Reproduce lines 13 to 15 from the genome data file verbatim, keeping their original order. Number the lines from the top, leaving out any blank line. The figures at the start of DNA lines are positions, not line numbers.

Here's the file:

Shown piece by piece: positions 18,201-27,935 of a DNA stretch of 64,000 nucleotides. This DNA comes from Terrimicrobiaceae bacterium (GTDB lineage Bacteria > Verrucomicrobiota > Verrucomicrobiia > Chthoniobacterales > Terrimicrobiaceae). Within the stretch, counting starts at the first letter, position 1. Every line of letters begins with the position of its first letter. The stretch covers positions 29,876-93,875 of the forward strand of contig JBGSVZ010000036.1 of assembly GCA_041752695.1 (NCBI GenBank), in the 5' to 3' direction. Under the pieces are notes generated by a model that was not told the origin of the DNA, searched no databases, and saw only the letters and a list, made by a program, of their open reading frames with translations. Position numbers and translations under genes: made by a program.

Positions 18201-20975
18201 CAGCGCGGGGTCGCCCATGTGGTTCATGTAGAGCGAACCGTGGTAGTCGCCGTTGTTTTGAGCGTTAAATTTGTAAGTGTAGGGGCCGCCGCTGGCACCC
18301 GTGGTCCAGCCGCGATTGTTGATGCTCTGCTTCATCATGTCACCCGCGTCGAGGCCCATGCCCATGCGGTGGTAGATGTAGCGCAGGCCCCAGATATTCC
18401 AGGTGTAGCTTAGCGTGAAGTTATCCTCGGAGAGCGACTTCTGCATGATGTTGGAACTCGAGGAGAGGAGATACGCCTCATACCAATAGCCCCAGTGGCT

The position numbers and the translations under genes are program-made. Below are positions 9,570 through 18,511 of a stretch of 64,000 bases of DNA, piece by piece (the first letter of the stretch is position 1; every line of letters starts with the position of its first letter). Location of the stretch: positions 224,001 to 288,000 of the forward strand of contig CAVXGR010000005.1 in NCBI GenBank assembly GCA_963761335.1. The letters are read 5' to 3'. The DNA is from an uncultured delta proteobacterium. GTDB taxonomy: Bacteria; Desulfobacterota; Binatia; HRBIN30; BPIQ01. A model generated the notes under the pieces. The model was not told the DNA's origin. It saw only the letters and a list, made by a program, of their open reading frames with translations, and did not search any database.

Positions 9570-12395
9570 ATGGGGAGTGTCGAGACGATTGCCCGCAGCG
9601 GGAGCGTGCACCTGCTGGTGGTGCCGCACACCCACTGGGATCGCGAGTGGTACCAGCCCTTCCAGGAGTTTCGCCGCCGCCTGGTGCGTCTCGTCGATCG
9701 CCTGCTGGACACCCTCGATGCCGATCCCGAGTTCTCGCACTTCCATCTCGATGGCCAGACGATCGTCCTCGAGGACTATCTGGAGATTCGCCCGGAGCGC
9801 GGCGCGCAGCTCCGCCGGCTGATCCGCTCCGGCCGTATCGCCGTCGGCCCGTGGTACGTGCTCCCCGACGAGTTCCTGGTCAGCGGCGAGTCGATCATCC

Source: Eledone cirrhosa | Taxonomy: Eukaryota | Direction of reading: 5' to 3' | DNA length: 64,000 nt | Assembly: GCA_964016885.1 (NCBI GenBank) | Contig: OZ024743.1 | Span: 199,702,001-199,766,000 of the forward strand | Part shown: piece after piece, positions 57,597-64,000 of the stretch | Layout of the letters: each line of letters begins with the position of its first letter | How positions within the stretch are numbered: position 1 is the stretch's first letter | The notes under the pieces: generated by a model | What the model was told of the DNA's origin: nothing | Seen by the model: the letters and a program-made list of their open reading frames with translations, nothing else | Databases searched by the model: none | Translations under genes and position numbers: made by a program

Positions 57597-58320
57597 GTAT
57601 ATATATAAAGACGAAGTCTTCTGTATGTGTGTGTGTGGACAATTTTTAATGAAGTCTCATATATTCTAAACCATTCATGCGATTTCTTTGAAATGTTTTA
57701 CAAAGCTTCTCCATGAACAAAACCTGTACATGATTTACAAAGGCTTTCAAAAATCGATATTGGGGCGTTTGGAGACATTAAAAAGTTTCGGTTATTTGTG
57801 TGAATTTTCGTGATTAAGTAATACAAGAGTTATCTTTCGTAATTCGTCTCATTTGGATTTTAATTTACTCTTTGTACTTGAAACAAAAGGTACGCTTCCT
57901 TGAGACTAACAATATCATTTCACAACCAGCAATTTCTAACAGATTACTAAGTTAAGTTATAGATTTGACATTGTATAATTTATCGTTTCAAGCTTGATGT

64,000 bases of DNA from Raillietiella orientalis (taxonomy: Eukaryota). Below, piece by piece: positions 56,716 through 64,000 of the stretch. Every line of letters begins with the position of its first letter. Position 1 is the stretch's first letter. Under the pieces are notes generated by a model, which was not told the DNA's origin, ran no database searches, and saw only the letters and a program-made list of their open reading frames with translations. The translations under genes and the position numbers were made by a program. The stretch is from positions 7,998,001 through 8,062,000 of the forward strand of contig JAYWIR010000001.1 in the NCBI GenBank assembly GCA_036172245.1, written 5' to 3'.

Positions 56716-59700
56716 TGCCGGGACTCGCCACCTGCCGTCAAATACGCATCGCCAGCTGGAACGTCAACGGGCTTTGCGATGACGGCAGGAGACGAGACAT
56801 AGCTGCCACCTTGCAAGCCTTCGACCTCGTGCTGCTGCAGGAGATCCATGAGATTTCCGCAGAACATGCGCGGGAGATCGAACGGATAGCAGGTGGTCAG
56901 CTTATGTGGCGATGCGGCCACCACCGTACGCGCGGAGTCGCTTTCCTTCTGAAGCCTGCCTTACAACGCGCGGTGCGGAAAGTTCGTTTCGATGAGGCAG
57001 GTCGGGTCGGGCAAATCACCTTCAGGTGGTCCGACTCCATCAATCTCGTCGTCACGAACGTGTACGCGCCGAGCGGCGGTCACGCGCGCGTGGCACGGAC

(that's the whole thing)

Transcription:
Positions 57597-58320
57597 GTAT
57601 ATATATAAAGACGAAGTCTTCTGTATGTGTGTGTGTGGACAATTTTTAATGAAGTCTCATATATTCTAAACCATTCATGCGATTTCTTTGAAATGTTTTA